Tweeting to Jeanne Shaheen (II)

My state's senior US Senator, Jeanne Shaheen, tweets on the just-invoked Nuclear Option to get Neil Gorsuch onto the Supreme Court:

Note: She deplores the "unprecedented tactics" and "changing this long-standing Senate rule".

It took about 15 seconds with the Google to find a relevant DailyKos article from 2013: NH-Sen: Jeanne Shaheen (D) Calls For Real Filibuster Reform. Containing

I support filibuster reform because you deserve better. It doesn’t matter if the president is a Democrat or a Republican, he or she deserves to have qualified nominees confirmed. That’s true of President Obama, whether Republicans like it or not.

The Senate’s role is “advise and consent,” not obstruct and delay.

She urged petition-signing at "http://www.reformthefilibusternow.com/". That site, of course, has long since been memory-holed.

Hence my reply (using the probably too-tired Ferris Bueller Nationwide Insurance meme):

I don't expect a response.


Last Modified 2017-04-08 6:32 AM EDT

URLs du Jour

2017-04-07

■ Proverbs 27:2 is just plain old good advice:

Let someone else praise you, and not your own mouth; an outsider, and not your own lips.

Of course, you could always try doing something praiseworthy and see what happens.

■ David French had advice for Trump yesterday afternoon (4:03pm EDT): Rand Paul Is Right; Don’t Launch War in Syria Without Congressional Approval

If Article I, Section 8, Clause 11 of the United States Constitution means anything, it means that the president must obtain congressional approval before taking us to war against a sovereign nation that has not attacked the U.S. or its allies and is not threatening to attack the U.S. or its allies. Senator Rand Paul said as much in an interview today, and I agree with him. As Senator Paul said, “The first thing we ought to do is probably obey the Constitution.”

But (as you may have heard) that decision had probably already been made by 4:03, and it wasn't Constitution-respectful. If you would like to read French's three quick (post-attack) thoughts, go ahead. Trump probably won't. Summary: (1) a single strike like this probably won't affect the overall situation much; (2) the long term impact is unknowable; (3) it's even more unclear what US policy is toward Syria.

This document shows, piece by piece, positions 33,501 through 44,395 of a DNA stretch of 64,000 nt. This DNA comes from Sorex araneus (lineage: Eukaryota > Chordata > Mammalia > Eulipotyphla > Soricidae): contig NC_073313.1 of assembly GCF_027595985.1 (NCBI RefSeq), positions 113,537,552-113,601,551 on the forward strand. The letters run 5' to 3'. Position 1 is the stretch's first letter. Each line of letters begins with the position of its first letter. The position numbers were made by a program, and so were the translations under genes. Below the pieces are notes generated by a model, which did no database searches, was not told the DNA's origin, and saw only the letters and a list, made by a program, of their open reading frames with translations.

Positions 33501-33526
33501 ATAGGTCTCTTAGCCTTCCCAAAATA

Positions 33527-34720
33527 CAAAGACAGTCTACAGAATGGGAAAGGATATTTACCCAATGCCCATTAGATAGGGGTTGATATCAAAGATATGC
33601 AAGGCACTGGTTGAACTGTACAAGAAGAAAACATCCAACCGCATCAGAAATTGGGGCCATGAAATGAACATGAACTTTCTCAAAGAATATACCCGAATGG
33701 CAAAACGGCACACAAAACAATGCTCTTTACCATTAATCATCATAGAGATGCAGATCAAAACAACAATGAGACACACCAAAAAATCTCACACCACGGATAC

But I got a chuckle out of the headline of George Neumayr's American Spectator analysis: Trump Tears Up Obama’s Half-Assad Policy.

■ At the Federalist, Sean Davis notes the effectiveness of the current anti-Bill O'Reilly campaign: 7 Companies That Pulled Bill O’Reilly Ads Gave Money To Bill Clinton’s Tax-Free Group.

Seven of the companies that announced they would not run advertisements on Bill O’Reilly’s show on Fox News in the wake of sexual harassment allegations nonetheless donated up to $6.6 million to Bill Clinton’s personal tax-free foundation.

Why, it's almost as if this is not a principled campaign against powerful males getting away with lechery, but a simple partisan hit job.

■ At Hot Air, Ed Morrissey writes (to someone named Virginia) about the curious lack of curiosity in our major media outlets: Yes, Virginia, there might be two scandals worth pursuing.

Suddenly, the media has become very, very worried about distractions rather than covering the news. When Bloomberg’s Eli Lake reported that former national security adviser Susan Rice had a pattern of requesting the names of US persons redacted in surveillance transcripts, media outlets rushed to assure viewers, listeners, and readers that “there’s nothing to see … move along, move along,” as Joe Scarborough mockingly characterized the reaction. Within hours of Lake’s reporting, more media outlets expressed anger over Lake than curiosity about Rice.

■ The "Yes, Virginia,…" chestnut should be retired, by the way. I know I have Virginia Postrel's support in this.

■ But returning to the Rice thing, David Harsanyi suggests: These Are the Questions Susan Rice Needs to Answer (under oath)

For instance: Why did you lie to PBS about having no knowledge of the unmasking of Trump officials or family?

"Congressman, I have a long history of lying about stuff when (a) I think it might be to my advantage to do so, and (b) I don't think I'll get caught."

■ And Megan McArdle has had it with Perfectly Nice Policies, With Less-Nice Side Effects.

What happens when you suddenly offer parents generous family leave benefits, paid at the expense of the government? You can probably think of dozens of outcomes. But here’s one you might not have been expecting: people die.

Here's the abstract of the paper Megan links to:

Nurses comprise the largest health profession. In this paper, we measure the effect of nurses on health care delivery and patient health outcomes across sectors. Our empirical strategy takes advantage of a parental leave program, which led to a sudden, unintended, and persistent 12% reduction in nurse employment. Our findings indicate detrimental effects on hospital care delivery as indicated by an increase in 30-day readmission rates and a distortion of technology utilization. The effects for nursing home care are more drastic. We estimate a persistent 13% increase in nursing home mortality among the elderly aged 85 and older. Our results also highlight an unintended negative consequence of parental leave programs borne by providers and patients.

Sorry, gramps!

I don't think this will make much of an impact on advocates for mandatory parental leave. Because their primary question seems to be: "Will taking this position make me feel morally superior?"